An area of cultivated shrubs in a park or a garden is known as a shrubbery. [ clarification needed ] Other shrubs respond better to selective pruning to reveal their structure and character.When clipped as topiary, suitable species or varieties of shrubs develop dense foliage and many small leafy branches growing close together. Many shrubs respond well to renewal pruning, in which hard cutting back to a "stool" results in long new stems known as "canes".
Shrubs in common garden practice are generally considered broad-leaved plants, though some smaller conifers such as mountain pine and common juniper are also shrubby in structure. Species that grow into a shrubby habit may be either deciduous or evergreen.
In botany and ecology, a shrub is more specifically used to describe the particular physical structural or plant life-form of woody plants which are less than 8 metres (26 ft) high and usually have many stems arising at or near the base.[ clarification needed ] For example, a descriptive system widely adopted in Australia is based on structural characteristics based on life-form, plus the height and amount of foliage cover of the tallest layer or dominant species.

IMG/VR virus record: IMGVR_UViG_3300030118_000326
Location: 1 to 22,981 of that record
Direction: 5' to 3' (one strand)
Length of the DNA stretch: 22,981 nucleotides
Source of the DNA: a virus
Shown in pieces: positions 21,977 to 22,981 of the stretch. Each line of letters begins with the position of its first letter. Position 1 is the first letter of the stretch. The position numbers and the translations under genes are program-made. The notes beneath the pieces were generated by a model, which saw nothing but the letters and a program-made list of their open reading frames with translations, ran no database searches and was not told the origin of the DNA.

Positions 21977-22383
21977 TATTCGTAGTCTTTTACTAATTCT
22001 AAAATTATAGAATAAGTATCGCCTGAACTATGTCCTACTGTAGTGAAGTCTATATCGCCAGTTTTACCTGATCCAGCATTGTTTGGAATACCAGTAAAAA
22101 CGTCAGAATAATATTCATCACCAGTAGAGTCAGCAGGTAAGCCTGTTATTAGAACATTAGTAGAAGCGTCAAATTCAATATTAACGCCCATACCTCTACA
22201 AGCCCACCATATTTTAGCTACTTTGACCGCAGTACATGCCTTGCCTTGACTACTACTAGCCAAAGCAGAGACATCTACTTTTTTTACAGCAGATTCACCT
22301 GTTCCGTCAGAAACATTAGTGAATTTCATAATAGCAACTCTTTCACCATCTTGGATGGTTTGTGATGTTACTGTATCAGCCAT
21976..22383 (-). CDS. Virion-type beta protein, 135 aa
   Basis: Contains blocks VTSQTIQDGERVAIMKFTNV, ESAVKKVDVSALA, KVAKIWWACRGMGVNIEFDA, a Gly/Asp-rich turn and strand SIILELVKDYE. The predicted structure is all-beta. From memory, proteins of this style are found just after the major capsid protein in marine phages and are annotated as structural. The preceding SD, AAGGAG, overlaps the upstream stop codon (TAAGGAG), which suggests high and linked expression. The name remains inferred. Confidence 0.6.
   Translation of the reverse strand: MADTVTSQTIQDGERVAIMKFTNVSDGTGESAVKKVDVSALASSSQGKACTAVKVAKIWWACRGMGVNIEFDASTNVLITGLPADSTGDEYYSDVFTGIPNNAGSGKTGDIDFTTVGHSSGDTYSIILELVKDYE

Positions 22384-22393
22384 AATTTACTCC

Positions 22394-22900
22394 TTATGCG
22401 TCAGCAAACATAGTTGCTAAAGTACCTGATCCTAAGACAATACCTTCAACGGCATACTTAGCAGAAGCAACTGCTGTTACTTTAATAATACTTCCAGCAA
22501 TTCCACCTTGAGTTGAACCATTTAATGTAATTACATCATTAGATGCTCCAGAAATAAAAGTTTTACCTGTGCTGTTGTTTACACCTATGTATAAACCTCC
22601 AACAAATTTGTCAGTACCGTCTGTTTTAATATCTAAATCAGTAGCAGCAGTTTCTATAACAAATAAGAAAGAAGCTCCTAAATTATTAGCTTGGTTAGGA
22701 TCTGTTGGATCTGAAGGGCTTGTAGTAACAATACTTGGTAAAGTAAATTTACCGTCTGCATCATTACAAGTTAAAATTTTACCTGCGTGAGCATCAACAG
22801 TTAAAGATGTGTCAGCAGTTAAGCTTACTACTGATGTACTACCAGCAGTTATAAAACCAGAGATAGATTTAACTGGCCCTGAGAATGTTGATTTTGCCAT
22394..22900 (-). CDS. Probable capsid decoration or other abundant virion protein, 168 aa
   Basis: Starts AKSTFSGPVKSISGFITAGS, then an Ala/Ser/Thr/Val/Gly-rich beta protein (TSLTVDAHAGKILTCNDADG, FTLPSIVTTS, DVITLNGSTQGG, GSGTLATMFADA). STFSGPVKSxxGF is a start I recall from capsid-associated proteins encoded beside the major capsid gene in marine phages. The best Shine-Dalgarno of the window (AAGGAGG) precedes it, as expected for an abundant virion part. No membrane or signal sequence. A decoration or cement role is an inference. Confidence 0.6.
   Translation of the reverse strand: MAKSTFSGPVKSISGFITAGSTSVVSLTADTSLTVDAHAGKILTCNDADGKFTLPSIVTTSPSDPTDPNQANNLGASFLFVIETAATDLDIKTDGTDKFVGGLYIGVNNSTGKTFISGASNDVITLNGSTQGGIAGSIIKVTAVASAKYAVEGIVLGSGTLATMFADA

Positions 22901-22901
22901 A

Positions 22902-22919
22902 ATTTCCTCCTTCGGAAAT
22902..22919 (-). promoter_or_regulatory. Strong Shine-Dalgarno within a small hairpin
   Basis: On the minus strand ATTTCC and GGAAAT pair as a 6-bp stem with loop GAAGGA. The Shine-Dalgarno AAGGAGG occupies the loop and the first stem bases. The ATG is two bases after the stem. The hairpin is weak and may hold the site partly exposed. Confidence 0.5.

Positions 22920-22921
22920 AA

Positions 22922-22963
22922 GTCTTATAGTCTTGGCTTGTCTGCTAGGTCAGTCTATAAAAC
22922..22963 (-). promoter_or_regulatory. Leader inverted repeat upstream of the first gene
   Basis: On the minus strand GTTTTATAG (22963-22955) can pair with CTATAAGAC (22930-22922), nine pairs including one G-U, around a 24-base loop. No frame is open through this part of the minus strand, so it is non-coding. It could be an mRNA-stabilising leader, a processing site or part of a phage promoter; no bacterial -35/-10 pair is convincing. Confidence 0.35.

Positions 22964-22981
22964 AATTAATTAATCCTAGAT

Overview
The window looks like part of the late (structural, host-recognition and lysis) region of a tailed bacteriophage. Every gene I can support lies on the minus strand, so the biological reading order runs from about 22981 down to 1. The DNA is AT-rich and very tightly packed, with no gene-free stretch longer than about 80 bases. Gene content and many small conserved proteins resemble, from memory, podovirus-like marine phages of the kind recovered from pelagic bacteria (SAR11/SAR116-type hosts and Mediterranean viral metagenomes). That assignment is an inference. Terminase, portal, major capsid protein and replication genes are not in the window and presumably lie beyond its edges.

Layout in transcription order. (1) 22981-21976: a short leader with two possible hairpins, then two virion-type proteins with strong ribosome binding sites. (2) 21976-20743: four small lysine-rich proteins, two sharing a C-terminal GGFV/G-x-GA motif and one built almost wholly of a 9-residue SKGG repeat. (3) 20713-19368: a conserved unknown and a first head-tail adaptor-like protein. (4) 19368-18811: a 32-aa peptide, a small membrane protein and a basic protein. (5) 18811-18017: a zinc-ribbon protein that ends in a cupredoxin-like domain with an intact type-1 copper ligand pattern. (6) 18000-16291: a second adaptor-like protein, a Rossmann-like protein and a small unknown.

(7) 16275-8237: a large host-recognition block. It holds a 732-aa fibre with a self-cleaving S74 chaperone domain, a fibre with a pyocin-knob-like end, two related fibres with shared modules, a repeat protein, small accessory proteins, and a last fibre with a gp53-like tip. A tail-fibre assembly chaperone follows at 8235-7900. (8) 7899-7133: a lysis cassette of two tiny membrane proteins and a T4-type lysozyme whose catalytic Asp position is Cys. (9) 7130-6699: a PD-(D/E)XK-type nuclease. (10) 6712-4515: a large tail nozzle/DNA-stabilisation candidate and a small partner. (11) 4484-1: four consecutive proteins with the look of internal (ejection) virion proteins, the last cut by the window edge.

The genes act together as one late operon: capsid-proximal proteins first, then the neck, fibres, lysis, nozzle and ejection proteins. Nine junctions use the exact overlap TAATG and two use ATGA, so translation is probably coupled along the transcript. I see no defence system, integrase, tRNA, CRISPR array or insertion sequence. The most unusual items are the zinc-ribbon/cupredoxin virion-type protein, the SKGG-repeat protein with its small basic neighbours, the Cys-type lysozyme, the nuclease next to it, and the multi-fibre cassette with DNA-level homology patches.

For shrubs 2–8 metres (6.6–26.2 ft) high the following structural forms are categorized:
For shrubs less than 2 metres (6.6 ft) high the following structural forms are categorized:
Those marked with * can also develop into tree form.
Ornamental plants are plants that are grown for decorative purposes in gardens and landscape design projects, as houseplants, cut flowers and specimen display. The cultivation of ornamental plants is called floriculture, which forms a major branch of horticulture.